Atmel solves fingerprint riddle
- By Michelle Speir
- Aug 18, 2003
Capturing fingerprint images has become one of the most common methods of biometric identification. It's fast, accurate and easy to use. And fingerprint scanners can be integrated into many types of devices — from notebooks to smart-card readers to automated teller machines.
The problem is, as with many other technologies, there are trade-offs. Most fingerprint scanning technologies are difficult to integrate into small devices and require frequent cleaning, but Atmel Corp. has come up with a new solution called FingerChip that promises to solve those problems.
A Little Background
Fingerprints consist of ridges and valleys that contain features called minutiae. Examples of minutiae include Y-shaped junctions and places where ridges end. A fingerprint generally contains 30 to 40 minutiae. Typical fingerprint recognition algorithms convert the minutiae into a template that is saved and encrypted. For security, the fingerprint image itself is never saved.
Fingerprint images can be captured using one of several types of technology, including optical, silicon or thermal.
The oldest method is optical scanning, which is widely used. Most optical scanners use a Charge Coupled Device (CCD) — the same type of device used in digital cameras — to capture the image of a fingertip that is placed on an illuminated plastic or glass platen. The CCD then converts the image into a digital signal.
Optical fingerprint scanners are reliable and inexpensive, but because they are fairly large, they cannot easily be integrated into small devices. And latent prints left on the platen by previous users are a persistent problem because they interfere with accuracy.
Silicon-based scanners use capacitance, or an object's ability to hold an electric charge, to capture fingerprint images. Charge-sensitive pixels in the device distinguish between ridges and valleys, each of which carries a different electric charge. These scanners are small enough to integrate into devices such as notebooks, and the image quality is generally better than that of optical scanners.
Thermal fingerprint recognition employs the same technology used in infrared cameras to measure the differences in temperature between the ridges and the air caught in the valleys. When a finger is initially placed on a thermal scanner, the temperature difference between it and the pixel array in the sensor is large and therefore measurable, so an image is created. But the image disappears quickly; it takes less than one-tenth of a second for the finger and the pixels to reach an equal temperature.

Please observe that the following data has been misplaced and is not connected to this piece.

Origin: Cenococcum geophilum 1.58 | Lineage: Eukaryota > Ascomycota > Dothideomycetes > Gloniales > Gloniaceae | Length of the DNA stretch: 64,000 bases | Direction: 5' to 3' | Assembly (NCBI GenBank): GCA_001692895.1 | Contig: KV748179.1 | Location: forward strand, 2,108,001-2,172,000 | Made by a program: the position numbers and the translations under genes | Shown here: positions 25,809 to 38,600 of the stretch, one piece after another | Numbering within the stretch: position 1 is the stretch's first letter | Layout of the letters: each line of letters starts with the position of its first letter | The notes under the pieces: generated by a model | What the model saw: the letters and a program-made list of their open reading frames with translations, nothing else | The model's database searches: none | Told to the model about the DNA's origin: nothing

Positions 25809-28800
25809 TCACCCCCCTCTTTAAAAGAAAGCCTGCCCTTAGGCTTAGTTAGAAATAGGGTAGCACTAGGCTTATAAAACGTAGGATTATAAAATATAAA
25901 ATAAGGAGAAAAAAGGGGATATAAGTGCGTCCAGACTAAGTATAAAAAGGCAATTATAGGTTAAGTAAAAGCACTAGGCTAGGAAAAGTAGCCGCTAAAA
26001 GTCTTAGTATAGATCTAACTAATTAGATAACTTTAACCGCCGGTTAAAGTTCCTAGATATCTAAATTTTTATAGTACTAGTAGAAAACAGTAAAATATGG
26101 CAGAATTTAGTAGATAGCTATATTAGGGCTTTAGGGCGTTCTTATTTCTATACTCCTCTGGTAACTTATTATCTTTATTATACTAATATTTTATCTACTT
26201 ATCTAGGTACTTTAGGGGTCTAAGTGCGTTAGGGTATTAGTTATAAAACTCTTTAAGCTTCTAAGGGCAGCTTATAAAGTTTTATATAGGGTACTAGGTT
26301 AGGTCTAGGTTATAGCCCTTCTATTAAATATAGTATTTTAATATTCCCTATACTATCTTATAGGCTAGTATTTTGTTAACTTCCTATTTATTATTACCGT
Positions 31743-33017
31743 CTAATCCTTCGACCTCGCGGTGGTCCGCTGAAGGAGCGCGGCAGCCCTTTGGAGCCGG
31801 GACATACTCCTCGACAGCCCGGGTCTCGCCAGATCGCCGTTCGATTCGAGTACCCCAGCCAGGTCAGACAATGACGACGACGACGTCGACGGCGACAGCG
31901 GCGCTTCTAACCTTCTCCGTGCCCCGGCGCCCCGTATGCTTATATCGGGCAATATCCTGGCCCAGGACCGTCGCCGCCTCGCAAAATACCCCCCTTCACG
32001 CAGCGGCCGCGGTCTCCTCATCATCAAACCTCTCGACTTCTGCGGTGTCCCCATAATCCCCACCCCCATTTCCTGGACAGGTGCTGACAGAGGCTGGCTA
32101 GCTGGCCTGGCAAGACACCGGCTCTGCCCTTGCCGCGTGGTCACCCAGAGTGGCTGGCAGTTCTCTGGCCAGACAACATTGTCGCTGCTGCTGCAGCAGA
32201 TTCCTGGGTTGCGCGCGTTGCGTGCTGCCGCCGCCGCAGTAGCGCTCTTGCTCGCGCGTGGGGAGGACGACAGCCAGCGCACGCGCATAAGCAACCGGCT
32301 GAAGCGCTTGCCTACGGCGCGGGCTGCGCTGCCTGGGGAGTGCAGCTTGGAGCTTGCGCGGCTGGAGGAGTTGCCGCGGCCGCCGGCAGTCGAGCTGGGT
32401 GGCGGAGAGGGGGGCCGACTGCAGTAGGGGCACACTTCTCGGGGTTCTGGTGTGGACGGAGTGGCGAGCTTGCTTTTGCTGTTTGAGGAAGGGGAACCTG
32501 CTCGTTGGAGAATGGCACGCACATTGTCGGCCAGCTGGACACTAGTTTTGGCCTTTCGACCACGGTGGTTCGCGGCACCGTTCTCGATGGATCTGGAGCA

This limitation spurred Atmel to create a unique, patented method of capturing fingerprints called sweeping. Instead of placing and holding the fingertip on a capture window, as is required with the methods outlined above, the fingertip is swept vertically over a small rectangular window that scans it in sections.
The window, or "image zone," is about the width of a fingerprint but only 0.4 millimeters high. Because of its small size, the chip is inexpensive, costing only $5 to $6 each for high-volume production.
The scanning process creates a sequence of horizontal image frames that are reconstructed into one fingerprint image using Atmel's proprietary software.
The scanner is small enough to be integrated into small devices such as personal digital assistants (PDAs). In fact, Hewlett-Packard Co.'s Compaq iPaq h5400 Pocket PC features an Atmel FingerChip.
Atmel provided us with a sample scanner and demonstration software so we could experience the scanning process. We found it easy to capture a good image on the first try, and the process is extremely fast. All it takes is one quick sweeping motion of the fingertip. Users must be sure to sweep the entire fingertip and apply a small amount of pressure while sweeping.
We were surprised, however, to find that if we held a fingertip on the scanner, it quickly became very hot, to the point of discomfort.
The ultimate test of the FingerChip's success will be time, but considering its small size and low cost, don't be surprised if it starts to make more frequent appearances, especially in small devices such as PDAs and wireless phones.